March 23 – April 8 2001
Day One – interior: airport check-in queue
It is not that early and Andy and I are not that seedy but we are going to New York because my film has been invited to screen in a festival so we wear our sunglasses to make us feel like rock stars.
Day Two – exterior: NYC
It’s so cold! We walk around, looking up a lot. Across Central Park to the Guggenheim. Travelling with an architect can give you a sore neck. In the evening we are too tired to be barflys so we go to the cinema at 2nd and 12th and see In the Mood for Love. The interior of the cinema is amazing, a domed decorated ceiling and little boxes at the side, for the President I guess. Oh, we haven’t seen any celebrities yet. I can’t keep my jet lagged eyes open, drifting in and out of screen dreams and my own. Maggie’s dress reminds me of the new Cacharel collection by Clements and Ribero. What am I going to wear to introduce my film? This is the perfect movie for this state, and I feel absorbed within this world, warm and steamy from the noodles. Afterwards I have to go to bed but I really want some noodles.
The Festival doesn’t start for another few days but we go into the office to make sure it really is happening, and not just a big hoax. Zoe, the director’s liaison, is beautiful, with red curls like Anne of Green Gables. We ask her for some places to go in Brooklyn, because we want to hang with the cool crowd and have heard that’s where they are. Zoe informs us there are press screenings that we are allowed to attend, and a guy called Ryan from a distribution company saw my film at the press screening and wants me to give him a call!
A press screening of Hole in the Sky (Kazuyoshi Kumakiri, 2001) from Japan, a film about a young girl who comes to stay in a Japanese roadhouse. The screening is at MOMA, I’m so excited, my film is going to be shown here, it seems unreal. The bagels and the kosher deli are run by Mexicans. We eat the best corn ever, rolled in chilli at a Cuban cafe.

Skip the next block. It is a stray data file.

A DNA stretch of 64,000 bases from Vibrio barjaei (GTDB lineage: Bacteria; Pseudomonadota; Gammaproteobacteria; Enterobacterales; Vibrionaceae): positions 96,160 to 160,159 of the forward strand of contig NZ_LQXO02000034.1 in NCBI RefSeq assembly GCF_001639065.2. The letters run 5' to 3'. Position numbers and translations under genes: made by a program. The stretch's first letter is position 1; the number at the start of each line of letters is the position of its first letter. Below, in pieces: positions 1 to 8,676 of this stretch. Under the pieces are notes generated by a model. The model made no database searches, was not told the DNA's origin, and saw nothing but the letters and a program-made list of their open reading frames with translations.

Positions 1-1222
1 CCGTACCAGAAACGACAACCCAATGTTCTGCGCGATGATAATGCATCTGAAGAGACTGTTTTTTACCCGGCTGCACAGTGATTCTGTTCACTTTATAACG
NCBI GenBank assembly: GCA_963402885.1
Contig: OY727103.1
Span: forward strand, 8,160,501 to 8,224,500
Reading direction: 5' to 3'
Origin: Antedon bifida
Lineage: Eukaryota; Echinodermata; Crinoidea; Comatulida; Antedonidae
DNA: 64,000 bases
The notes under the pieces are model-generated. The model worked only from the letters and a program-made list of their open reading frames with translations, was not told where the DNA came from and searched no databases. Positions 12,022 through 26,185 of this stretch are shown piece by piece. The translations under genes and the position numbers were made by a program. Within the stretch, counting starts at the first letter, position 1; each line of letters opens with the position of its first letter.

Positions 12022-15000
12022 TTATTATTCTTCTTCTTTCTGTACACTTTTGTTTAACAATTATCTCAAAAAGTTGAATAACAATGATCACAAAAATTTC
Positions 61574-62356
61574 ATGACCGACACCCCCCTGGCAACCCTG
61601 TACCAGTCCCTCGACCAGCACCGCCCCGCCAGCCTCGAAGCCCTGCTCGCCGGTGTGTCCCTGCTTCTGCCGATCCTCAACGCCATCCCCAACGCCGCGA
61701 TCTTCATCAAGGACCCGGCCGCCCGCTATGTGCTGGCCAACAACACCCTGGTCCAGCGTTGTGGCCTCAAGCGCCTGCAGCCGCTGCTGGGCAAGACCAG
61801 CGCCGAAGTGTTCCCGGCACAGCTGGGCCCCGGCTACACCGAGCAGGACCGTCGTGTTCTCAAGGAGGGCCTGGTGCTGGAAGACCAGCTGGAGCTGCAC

There’s nothing like some celluloid to start off the day. A 10am press screening of Lift (2001, USA), a film by DeMane Davis and Khari Streeter, which screens with a short called Gina, an Actress, Aged 29 (Paul Harrill, 2000, USA). I really like both films. It’s so nice to see a short film that is political instead of some one-gag wonder. Lift is really dynamic, and I found it exotic, which it may well be for many Australians, because of its Boston black urban context. It is about a woman who works at a posh department store and is a professional shoplifter. We have tea at Barneys afterwards and see some scary ladies who lunch.
Lulled into the day by the Italian film I Prefer the Sound of the Sea (Mimmo Calopresti, 2000), which I missed at the Melbourne International Film Festival 2000. I wish I were a Catholic because then I could cast myself as the priest in my own films. But I’m a girl so I guess I’d have to be a nun.